We're dropping jQuery support

Sunday 3rd January, 2021 —

Thank you jQuery


So, like I was writing it earlier, it's time for me and for Css Ninja to move away from jQuery. However, don't take it wrong. jQuery is still an awesome library that lets you do almost everything regarding the management of your DOM as well as the data populating it. It's just not fit anymore for frontend development as the modern javascript ecosystem is far more mature than it was a few years ago. The rise of reactive javascript libraries like Vue and React, powered by Node JS, has deeply impacted the world of frontend (and backend development). Although it can be tricky to get started with one of those, you quickly realise that you only need to write 10 lines of code when you would write 200+ in jQuery to implement the same feature. In larger applications, your jQuery code can become an ugly bunch of spaghetti sauce before you can even notice it, and there you go with callback hell when you need to make changes.

In its time, jQuery was a revolution, especially when javascript browser compatibility was a mess. It brought everything together and shipped with incredible features like the $('.selector') selection method. Not only the syntax was fare more acceptable than to write document.querySelectorAll (although this one is pretty recent), but it was also providing an object (jQuery object) that you could immediatly interact with, without having to do a for loop to add classes or alter existing attributes. jQuery was what introduced me to javascript, in a very gently way, to start understanding how things worked in the barbaric world of javascript. If you're new to web development, you should definitely allow some time to understand jQuery as a light introduction to learning real deal javascript.

The (modern) Javascript Era

Eventually, javascript frameworks adoption became more and more prominent, and the whole community agreed to leave jQuery behind. I was myself very reluctant to adopt those new frameworks when they came out. I thought at first that they would only add complexity to projects without briging any form of added value in development. And I kept thinking that for a long time. Obviously I was wrong, and even more, I was affraid to have to learn everything from the start again, because yeah, that's basically what it is. Not only those new frameworks behave in a different way than jQuery, but they need a different mindset when planning and designing an app frontend. With the rise of web components, I had to change entirely the way I designed my apps and the way to think component interactions. That's a bit hard to overcome at first, but you eventually reach a phase when you start feeling comfortable that quickly makes you think you made the right choice.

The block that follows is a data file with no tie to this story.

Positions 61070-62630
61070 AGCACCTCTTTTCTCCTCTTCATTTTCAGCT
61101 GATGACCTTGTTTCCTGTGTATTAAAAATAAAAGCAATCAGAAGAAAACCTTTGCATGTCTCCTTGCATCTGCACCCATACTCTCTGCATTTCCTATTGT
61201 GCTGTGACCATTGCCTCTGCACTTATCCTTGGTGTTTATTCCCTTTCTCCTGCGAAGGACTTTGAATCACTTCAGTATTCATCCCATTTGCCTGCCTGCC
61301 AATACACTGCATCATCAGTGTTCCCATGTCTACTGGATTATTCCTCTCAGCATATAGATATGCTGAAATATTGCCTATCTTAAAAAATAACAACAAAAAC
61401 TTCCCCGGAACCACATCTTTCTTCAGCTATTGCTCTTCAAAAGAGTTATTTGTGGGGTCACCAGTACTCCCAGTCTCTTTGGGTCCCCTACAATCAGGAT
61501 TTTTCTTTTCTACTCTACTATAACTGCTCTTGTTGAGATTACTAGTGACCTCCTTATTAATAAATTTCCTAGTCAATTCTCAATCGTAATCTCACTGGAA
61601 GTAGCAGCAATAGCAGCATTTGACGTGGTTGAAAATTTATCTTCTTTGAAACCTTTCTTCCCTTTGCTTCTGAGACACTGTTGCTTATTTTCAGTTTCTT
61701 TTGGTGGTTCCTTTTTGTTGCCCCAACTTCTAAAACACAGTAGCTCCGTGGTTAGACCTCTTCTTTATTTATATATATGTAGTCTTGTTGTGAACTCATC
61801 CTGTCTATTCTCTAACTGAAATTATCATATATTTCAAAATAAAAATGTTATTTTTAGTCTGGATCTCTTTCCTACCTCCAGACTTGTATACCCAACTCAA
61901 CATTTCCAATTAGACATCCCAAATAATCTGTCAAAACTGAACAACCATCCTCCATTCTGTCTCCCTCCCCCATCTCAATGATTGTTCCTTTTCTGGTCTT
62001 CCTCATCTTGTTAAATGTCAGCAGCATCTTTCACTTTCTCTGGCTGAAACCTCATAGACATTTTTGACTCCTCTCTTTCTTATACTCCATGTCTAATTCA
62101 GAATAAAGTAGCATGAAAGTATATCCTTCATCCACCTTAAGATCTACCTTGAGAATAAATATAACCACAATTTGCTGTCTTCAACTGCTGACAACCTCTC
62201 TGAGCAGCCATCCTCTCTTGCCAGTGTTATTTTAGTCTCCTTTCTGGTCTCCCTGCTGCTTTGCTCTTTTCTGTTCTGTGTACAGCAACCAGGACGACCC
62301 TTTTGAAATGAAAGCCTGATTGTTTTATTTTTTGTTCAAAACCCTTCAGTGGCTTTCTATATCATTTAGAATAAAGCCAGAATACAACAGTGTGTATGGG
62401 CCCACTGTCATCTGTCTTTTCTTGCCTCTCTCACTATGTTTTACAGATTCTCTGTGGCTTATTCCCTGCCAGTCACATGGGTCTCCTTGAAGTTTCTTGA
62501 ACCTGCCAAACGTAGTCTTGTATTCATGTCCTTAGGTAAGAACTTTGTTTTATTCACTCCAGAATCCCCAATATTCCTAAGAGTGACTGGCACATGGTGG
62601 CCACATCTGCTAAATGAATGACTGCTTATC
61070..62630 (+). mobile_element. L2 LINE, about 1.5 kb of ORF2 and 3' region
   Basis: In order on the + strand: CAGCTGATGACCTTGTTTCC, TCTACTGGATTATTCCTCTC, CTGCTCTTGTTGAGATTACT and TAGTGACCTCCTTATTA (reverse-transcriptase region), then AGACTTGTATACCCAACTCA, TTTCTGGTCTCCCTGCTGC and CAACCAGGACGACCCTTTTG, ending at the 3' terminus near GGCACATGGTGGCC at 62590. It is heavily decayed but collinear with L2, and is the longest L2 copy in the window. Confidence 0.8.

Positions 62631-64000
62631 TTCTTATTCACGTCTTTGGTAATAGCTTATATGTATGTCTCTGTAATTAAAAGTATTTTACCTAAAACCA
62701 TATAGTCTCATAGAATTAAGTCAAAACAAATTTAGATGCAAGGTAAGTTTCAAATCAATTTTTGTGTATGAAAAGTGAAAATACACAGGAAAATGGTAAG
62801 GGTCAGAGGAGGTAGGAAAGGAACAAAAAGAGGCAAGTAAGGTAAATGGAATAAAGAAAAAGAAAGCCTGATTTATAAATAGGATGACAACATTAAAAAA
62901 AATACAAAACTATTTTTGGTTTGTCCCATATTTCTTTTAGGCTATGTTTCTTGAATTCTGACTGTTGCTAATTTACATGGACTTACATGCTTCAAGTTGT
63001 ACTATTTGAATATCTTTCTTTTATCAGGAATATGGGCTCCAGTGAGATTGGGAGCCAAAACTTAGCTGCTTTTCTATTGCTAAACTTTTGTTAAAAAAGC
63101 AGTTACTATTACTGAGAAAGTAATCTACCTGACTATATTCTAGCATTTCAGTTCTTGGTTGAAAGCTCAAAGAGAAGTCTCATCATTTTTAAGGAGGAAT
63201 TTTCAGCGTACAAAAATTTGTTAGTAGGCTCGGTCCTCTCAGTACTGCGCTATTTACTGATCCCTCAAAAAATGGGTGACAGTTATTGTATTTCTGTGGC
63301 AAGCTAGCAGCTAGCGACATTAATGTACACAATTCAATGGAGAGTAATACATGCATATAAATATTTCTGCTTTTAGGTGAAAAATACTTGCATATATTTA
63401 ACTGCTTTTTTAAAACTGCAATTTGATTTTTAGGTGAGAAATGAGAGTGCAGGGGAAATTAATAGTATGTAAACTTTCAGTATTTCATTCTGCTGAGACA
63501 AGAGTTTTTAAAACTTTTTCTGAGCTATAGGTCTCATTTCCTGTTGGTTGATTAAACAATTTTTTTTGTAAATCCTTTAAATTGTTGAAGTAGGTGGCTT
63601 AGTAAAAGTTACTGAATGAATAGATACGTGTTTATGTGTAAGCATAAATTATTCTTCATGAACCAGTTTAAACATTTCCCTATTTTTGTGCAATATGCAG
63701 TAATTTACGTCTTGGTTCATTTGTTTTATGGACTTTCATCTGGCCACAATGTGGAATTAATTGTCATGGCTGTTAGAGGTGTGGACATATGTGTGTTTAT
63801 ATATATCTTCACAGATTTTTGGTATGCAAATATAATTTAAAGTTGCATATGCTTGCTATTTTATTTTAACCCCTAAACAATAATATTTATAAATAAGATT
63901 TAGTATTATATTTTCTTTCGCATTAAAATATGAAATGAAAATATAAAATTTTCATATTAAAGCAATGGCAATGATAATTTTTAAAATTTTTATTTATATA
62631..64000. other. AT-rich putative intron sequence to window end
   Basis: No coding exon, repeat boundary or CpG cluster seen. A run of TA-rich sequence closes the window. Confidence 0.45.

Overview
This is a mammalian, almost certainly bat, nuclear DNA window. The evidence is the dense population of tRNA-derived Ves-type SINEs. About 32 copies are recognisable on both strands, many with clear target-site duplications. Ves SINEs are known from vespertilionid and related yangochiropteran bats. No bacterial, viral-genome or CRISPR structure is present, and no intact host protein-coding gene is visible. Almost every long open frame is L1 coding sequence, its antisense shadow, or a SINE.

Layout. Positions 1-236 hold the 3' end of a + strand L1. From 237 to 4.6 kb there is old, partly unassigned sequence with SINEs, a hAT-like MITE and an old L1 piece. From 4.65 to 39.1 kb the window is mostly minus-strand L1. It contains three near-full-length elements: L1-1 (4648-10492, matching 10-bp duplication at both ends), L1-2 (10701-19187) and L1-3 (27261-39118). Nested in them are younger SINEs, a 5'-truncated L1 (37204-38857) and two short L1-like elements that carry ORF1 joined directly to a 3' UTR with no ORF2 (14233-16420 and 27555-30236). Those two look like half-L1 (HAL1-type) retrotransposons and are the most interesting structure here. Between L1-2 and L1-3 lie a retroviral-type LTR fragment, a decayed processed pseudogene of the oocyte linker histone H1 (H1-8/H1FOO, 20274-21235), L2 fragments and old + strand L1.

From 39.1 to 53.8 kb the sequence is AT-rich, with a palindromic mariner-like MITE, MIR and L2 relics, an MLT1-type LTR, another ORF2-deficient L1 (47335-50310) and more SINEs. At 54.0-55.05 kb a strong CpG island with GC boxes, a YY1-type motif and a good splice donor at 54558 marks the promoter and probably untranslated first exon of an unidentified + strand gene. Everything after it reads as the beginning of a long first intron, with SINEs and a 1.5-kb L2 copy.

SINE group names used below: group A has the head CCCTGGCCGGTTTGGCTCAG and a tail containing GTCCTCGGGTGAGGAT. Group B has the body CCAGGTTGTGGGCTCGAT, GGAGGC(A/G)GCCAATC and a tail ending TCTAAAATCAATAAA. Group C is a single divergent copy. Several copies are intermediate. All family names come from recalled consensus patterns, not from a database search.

Next Steps

I took my time to look around for the technologies I feel the most comfortable using. I finally decided, helped doing that choice by numerous discussions I had with fellow developers, to settle on Vue.js and Alpine.js. Alpine.js would act as a rough replacement to jQuery, working in a real DOM whereas Vue would remain the best choice for bigger projects and enterprise class frontends. What that means is that from now on, Css Ninja products will be released in both Alpine and Vue Versions. We used to work a lot Bulma, because we love it, and we're doing to keep doing that. However, working a lot with Alpine.js made us discover the fabulous Tailwind CSS framework.


Tailwind is the pure representation of modern Javascript capabilities, like post-css, reshaping the world of CSS stylesheets.

Time to move on

Like I said before, I think now is a goog time to start migrating to the modern javascript world, if you're not already there yet. There are thousands of projects, plugins, tutorials and ready made tools out there waiting for beginner and experienced developers to sharpen their skills and start contributing.

We will still maintain the remaining jQuery powered themes that are currently active, and that support is not likely to stop anytime soon. However, we will not release any jQuery products anymore and will focus on Alpine, Vue, Bulma, Tailwind and Svelte powered products.

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